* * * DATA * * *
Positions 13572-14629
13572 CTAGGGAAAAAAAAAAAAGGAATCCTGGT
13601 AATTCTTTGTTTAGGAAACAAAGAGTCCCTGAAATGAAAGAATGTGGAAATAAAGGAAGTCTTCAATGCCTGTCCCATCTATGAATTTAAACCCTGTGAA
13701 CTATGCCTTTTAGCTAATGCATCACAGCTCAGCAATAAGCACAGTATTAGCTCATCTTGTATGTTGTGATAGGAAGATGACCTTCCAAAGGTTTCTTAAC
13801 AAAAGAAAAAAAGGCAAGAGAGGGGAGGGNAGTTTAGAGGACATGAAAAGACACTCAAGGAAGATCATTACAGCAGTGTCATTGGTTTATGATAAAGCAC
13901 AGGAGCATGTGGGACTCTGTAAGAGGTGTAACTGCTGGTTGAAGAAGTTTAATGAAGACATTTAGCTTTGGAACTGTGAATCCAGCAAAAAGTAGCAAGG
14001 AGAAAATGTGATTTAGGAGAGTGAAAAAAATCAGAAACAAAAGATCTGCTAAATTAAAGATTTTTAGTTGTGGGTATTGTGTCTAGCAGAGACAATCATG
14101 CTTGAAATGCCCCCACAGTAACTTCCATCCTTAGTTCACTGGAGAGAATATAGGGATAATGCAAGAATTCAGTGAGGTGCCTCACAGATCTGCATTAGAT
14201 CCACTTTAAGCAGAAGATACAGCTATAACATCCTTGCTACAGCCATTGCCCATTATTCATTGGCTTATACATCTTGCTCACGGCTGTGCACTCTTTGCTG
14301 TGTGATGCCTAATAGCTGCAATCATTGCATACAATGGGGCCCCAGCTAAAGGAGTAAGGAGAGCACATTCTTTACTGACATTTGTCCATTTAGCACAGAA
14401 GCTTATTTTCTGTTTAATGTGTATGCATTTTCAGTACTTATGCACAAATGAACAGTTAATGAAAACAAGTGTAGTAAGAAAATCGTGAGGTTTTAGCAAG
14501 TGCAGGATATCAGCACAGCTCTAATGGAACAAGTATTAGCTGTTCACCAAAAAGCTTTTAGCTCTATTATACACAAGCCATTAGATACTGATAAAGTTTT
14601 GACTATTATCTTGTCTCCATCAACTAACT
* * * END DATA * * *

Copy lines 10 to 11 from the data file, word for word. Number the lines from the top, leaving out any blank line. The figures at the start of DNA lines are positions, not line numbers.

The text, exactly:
14301 TGTGATGCCTAATAGCTGCAATCATTGCATACAATGGGGCCCCAGCTAAAGGAGTAAGGAGAGCACATTCTTTACTGACATTTGTCCATTTAGCACAGAA
14401 GCTTATTTTCTGTTTAATGTGTATGCATTTTCAGTACTTATGCACAAATGAACAGTTAATGAAAACAAGTGTAGTAAGAAAATCGTGAGGTTTTAGCAAG